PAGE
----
Alaska Reference Database

The Alaska Reference Database originated as the standalone Alaska Fire Effects Reference Database, a ProCite reference database maintained by former BLM-Alaska Fire Service Fire Ecologist Randi Jandt. It was expanded under a Joint Fire Science Program grant for the FIREHouse project (The Northwest and Alaska Fire Research Clearinghouse). It is now maintained by the Alaska Fire Science Consortium and FRAMES, and is hosted through the FRAMES Resource Catalog. The database provides a listing of fire research publications relevant to Alaska and a venue for sharing unpublished agency reports and works in progress that are not normally found in the published literature.

 

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Displaying 1 - 10 of 11

The Idaho Panhandle National Forests (IPNF), in partnership with the University of Idaho, the Fire Sciences Laboratory, and The Sampson Group, developed a Geographic Information System (GIS) based wildfire hazard-risk assessment. The assessment was...

Person: Neuenschwander, Ryan, Gollberg, Harkins, Morgan, Neuenschwander, Chrisman, Zack, Jacobson, Grant, Sampson
Year: 2000
Resource Group: Document
Source: TTRS

An increasing severity in the occurrence of wildfires in Mexico has been recently associated with the activity of 'El Nino' Southern Oscillation (ENSO). A spatio-temporal analysis of fire potential indicated that indeed, catastrophic fires...

Person: Neuenschwander, Ryan, Gollberg, Mora, Hernandez-Cardenas
Year: 2000
Resource Group: Document
Source: TTRS

[no description entered]

Person: Loehle
Year: 2004
Resource Group: Document
Source: TTRS

The International Crown Fire Modelling Experiment (ICFME) provided fire research scientists an outdoor laboratory to test a theoretical, physical-based fire model and to conduct a wide variety of concurrent experiments. The crown fire experiments,...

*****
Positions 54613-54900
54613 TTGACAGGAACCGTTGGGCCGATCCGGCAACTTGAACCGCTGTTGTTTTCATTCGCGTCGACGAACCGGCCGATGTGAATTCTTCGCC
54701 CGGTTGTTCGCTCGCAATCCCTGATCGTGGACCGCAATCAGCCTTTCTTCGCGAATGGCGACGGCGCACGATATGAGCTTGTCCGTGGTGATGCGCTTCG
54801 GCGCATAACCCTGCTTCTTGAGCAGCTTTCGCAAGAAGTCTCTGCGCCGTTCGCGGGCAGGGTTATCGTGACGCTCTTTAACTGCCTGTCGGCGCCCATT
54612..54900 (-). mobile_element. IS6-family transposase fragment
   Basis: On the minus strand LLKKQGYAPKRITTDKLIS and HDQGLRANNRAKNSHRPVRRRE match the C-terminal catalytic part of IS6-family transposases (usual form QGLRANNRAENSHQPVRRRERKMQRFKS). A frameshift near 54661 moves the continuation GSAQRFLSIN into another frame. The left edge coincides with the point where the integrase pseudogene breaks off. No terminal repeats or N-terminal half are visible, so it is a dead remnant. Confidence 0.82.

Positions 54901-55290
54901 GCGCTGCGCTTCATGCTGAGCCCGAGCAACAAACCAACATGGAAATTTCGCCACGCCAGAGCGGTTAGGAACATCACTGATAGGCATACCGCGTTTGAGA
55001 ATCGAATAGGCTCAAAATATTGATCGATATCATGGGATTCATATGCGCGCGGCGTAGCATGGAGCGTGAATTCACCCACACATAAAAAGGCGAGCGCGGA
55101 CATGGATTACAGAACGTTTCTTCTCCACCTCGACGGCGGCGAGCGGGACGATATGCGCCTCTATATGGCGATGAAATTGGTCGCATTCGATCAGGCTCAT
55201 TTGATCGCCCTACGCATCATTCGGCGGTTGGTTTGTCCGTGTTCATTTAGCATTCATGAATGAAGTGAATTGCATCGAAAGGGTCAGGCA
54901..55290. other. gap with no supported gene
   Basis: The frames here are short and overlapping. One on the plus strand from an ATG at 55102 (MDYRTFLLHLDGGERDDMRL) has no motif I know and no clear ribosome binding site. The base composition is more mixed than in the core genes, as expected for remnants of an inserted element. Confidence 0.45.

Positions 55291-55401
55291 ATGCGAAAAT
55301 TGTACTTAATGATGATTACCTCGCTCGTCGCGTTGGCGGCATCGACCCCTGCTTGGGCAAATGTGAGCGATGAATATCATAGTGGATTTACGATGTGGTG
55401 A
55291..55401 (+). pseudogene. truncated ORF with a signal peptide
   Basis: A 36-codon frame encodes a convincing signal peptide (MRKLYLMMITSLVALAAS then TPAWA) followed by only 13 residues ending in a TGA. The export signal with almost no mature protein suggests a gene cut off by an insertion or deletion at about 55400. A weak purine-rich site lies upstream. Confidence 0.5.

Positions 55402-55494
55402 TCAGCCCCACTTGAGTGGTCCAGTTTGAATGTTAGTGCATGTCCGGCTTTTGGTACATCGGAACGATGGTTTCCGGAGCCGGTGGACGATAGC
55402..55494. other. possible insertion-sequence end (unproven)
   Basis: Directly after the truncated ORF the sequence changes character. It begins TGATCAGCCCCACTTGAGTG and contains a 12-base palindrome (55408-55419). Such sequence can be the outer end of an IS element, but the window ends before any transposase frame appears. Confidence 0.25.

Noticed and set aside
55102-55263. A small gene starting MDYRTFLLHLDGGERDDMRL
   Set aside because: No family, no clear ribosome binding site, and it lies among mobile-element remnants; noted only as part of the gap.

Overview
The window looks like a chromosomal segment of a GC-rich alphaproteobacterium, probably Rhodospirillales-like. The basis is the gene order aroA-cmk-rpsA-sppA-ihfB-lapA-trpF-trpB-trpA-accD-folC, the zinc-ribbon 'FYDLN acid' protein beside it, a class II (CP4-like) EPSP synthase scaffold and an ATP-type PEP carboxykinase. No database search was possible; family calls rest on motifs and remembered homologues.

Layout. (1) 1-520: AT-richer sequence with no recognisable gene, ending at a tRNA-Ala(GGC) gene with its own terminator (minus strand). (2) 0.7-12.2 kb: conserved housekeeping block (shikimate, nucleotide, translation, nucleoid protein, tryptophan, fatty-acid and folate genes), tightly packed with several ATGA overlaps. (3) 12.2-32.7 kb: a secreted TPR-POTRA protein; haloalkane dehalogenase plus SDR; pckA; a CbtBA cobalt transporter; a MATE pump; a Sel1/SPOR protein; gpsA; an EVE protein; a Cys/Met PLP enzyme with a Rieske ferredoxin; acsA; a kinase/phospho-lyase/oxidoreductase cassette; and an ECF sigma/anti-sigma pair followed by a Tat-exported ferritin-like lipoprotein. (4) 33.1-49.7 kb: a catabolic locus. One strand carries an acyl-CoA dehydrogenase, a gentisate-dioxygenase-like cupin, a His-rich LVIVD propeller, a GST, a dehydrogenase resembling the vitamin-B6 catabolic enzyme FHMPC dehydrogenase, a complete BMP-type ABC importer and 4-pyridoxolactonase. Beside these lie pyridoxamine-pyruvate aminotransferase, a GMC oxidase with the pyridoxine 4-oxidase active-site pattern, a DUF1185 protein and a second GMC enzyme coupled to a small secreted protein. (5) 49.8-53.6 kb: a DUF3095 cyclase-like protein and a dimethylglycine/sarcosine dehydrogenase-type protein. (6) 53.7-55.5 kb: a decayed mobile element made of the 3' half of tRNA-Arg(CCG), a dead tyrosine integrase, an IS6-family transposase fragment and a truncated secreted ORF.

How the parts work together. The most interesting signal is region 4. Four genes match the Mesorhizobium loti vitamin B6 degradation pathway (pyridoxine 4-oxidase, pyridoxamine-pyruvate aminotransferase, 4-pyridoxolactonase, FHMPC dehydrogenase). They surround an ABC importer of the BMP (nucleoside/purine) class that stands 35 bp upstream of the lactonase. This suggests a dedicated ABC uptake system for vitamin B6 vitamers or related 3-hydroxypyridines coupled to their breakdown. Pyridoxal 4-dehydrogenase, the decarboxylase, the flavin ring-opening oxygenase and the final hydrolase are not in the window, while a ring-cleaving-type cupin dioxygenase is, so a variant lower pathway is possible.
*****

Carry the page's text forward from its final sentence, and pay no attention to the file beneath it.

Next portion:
Person: Engstrom, Galley, de Groot, Lanoville
Year: 2004
Resource Group: Document
Source: TTRS

From the text ... 'A policy of allowing all fires to burn would be just as flawed as the old policy of putting them all out. ...Our policy is to use fire where we can and suppress fire where we must.'

Person: Bosworth
Year: 2004
Resource Group: Document
Source: TTRS

[no description entered]

Person: Pyne
Year: 2004
Resource Group: Document
Source: TTRS

The fire season of 2000 is one of the most severe on record, burning approximately seven million acres by the end of September—over 2.5 times the 10-year average of 2.6 million acres. Fires burning in the wildland-urban interface have resulted in...

Person: Hesseln, Rideout
Year: 2000
Resource Group: Document
Source: TTRS

Executive Summary: On August 8, 2000, President Clinton asked Interior Secretary Bruce Babbitt and Agriculture Secretary Dan Glickman to prepare a report that recommends how best to respond to this year*s severe fires, reduce the impacts of these...

Person:
Year: 2000
Resource Group: Document
Source: TTRS

Fire performs many beneficial ecosystem functions in dry forests and rangelands across much of North America. In the last century, however, the role of fire has been dramatically altered by numerous anthropogenic factors acting as root causes of the...

Person: DellaSala, Williams, Williams, Franklin
Year: 2004
Resource Group: Document
Source: FRAMES, TTRS

Fires affect animals mainly through effects on their habitat. Fires often cause short-term increases in wildlife foods that contribute to increases in populations of some animals. These increases are moderated by the animals' ability to thrive in...

Person: Smith, Smith, Schreiner, Telfer, Hooper, Huff, Lyon
Year: 2000
Resource Group: Document
Source: FRAMES, TTRS